Blog - SME Security

Security for Small and Medium-Sized Enterprises (SMEs)

Adam Gleeson, Cyber Security Vendor Alliance Manager, reviews the five key essential functions small and medium-sized organisations require to be cyber secure. He covers:

  • Traditional Anti-malware Protection is No Longer Enough
  • Patching: Keep Your Systems Up To Date
  • Security Awareness Training is Crucial
  • The Modern Firewalls
  • Regular Testing
  • How a Ransomware Phishing Attack Works 
  • Recover from a cyber attack
  • Introduction to Cyber Disaster Recovery
  • Creating Your Disaster Recovery Plan
  • Regular Testing


Cyber security Nirvana is the state you reach when you are 99.9% confident in your cyber security protections. This was, at one point, many years ago, something that was actually achievable. These days? Not so much. 

The relentless and somewhat unique ways in which our technology, work life, digital tools and personal lives continue to evolve and advance means cyber security Nirvana is now one of those things you will never ultimately attain.

However, you can build your cyber security strategy in such a way that you can have confidence you are doing everything you can whilst equipping yourself for whatever new threats appear on the horizon. Small and Medium-sized organisations (SMEs) need to focus on five essential functions I will describe below.

Traditional anti-malware protection is no longer enough

I see a range of approaches to anti-malware. Attitudes range from “It’s something I know I need to have, but anything will do” to “I want to have the best I can, but it needs to be affordable”. The latter is the approach that you should adopt.

The antivirus (or the modern term, endpoint protection) you run on all your users’ computers is a critical line of defence. It can spot things happening that may not be visible to the person using the computer. Your endpoint security/ antivirus can mean the difference between spotting a virus or hacker’s nefarious activity and you being another ransomware victim.

In this regard, you need to be looking at the best you can afford, and you need to be able to afford a next-generation solution. The traditional approach of the scanner having a ‘naughty list’ of known software threats is no longer sufficient. New threats emerge hourly, and the ‘naughty list’ approach can’t keep up.

This is where the next-generation solutions come in. The new approach to is to look at process and software behaviours. While we may not be able to keep up with the latest emerging threats, 99.9% of them behave in a known manner. That is, they may be a new version or type of danger, but the nature of what they are there to do hasn’t changed. By monitoring for the key behaviours associated with these threats, we can detect them without needing to know about them beforehand, providing us with a constantly up-to-date defence mechanism.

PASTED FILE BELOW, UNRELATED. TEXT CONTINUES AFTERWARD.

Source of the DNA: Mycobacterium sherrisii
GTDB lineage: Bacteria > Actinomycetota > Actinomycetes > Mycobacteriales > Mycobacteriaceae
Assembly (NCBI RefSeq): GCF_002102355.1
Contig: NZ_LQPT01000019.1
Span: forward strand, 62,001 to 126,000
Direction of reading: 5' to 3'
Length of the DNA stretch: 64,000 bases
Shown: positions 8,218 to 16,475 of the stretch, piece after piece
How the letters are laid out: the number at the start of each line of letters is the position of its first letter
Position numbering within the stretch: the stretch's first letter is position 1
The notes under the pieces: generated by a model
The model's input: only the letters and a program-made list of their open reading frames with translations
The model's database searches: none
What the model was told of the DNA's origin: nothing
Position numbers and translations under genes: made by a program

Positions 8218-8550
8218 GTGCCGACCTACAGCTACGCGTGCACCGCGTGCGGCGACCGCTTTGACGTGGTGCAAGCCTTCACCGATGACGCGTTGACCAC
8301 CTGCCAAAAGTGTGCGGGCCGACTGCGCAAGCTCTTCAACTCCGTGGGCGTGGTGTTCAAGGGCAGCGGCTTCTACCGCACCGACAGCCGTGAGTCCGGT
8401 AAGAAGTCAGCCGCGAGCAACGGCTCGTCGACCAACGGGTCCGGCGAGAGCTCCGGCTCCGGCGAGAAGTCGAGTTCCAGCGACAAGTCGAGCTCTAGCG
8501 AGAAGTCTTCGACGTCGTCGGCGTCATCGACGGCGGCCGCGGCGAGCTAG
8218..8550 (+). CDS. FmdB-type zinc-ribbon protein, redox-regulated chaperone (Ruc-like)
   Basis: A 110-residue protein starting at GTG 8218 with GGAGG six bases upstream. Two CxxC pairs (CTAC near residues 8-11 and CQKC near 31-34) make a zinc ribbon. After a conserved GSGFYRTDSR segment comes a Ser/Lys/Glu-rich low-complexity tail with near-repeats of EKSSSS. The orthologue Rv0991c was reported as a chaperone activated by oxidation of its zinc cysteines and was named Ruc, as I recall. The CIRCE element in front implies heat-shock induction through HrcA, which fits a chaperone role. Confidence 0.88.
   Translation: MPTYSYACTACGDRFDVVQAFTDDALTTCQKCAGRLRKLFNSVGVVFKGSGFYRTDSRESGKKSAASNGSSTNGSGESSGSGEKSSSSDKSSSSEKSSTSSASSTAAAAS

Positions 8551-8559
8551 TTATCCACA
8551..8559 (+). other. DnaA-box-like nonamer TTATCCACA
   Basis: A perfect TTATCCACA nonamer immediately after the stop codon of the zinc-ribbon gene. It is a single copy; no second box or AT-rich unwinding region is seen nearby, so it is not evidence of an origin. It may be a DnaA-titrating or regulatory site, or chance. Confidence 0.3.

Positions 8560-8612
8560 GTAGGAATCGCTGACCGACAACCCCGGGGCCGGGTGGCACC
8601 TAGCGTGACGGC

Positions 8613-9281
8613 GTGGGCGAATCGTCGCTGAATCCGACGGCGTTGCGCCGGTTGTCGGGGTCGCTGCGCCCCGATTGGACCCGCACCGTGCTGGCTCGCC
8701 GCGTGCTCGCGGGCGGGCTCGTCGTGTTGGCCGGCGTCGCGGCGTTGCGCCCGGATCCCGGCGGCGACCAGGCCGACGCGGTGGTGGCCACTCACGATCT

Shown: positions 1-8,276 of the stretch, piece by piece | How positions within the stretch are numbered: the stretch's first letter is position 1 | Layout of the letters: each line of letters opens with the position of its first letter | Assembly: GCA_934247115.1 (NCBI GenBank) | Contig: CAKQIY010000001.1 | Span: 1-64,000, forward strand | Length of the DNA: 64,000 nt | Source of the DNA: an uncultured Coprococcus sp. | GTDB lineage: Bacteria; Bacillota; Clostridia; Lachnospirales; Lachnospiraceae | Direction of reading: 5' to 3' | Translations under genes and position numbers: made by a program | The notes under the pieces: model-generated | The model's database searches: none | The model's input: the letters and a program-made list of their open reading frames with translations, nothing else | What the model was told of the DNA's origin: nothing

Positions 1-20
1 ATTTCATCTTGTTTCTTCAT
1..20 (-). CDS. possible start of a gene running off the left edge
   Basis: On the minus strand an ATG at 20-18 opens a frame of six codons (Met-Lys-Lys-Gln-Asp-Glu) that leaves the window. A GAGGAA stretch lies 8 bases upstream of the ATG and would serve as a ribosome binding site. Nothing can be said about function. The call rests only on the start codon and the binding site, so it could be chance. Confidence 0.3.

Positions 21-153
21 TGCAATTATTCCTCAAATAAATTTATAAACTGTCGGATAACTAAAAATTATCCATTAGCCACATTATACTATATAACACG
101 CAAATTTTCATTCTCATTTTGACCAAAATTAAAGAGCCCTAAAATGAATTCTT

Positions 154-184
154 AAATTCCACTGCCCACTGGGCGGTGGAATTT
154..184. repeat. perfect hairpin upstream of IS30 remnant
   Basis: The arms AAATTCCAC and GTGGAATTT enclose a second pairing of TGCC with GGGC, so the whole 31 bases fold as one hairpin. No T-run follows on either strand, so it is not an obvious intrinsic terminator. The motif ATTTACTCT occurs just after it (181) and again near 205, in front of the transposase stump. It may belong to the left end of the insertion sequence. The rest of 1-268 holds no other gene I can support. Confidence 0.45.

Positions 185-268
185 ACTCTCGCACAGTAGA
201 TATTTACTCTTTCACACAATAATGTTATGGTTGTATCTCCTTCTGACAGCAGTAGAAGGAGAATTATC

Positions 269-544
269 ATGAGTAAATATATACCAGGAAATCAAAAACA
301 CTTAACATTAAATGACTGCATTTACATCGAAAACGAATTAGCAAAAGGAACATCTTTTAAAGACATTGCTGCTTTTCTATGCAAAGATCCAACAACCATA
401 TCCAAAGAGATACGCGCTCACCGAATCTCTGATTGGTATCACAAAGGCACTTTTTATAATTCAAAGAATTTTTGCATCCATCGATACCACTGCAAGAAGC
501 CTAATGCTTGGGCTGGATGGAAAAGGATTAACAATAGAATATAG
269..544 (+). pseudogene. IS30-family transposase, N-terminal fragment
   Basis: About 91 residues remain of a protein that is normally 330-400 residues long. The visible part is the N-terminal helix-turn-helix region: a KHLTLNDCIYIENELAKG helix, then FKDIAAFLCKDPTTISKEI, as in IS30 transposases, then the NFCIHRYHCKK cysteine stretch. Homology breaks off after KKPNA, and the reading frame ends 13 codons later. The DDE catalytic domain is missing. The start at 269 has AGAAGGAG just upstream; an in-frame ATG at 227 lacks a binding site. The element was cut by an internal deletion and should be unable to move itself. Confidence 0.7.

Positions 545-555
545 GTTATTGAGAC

Patching: Keep your systems up to date

The software we run shifts and constantly changes. As with external software threats, the landscape we face from internal vulnerabilities needs addressing through effective software update (or patch) management.

New features enhance functionality or improve the software to make our jobs easier. However, with any new software code, there is a potential for bugs – most are harmless, but some represent significant security risks. Historically these bugs often went unnoticed. Nowadays, most software vendors offer ‘bug bounties’, rewarding anyone who can identify a bug/flaw in the software. Unfortunately, attackers often can exploit these bugs to install malicious software.

Security flaws in new software are uncovered and publicised quickly – both to the software vendor and the internet at large – meaning that it is more important than ever to ensure that your software is kept up to date to ensure that this easy attack vector does not exist.

Security awareness training is crucial

Your users can be the weakest link in your cyber security defence, OR they can be your greatest asset. Which end of the scale they sit at depends entirely on how well they are trained in security best practices.

Last year the vast majority of cyber attacks launched against UK businesses were initiated with a phishing attack via email. Had the users that clicked on those emails been more aware of what to look for, most of those attacks could have been easily prevented.

Many different solutions are available today that provide phishing awareness and simulations. You can train your users and help them understand where they made mistakes, so they can put into practice what they are being taught and learn what to look for.

The modern firewalls

The concept of firewalls is not new. We’ve had them for decades, but the task the firewall must fulfil has become more challenging in line with the other increases in technological complexity.

Traditional rule-based firewalls still work to an extent. However, with the rapid changes in how we operate, management of the rules can become burdensome. If not kept up to date, they can cease to be effective defences.

Many businesses are now adopting ‘next-generation’ (that phrase again) firewalls. These will feature far more robust defensive protection and internal and external network traffic analysis to pick up on potentially malicious behaviour or software indicators. Their ability to dynamically accommodate new application requirements of the users can also be a key factor. For example, allowing applications firewall access from specific software vendors (e.g., Microsoft) may alleviate some of the work required of your helpdesk as manual rules will not need to be configured for each application instance.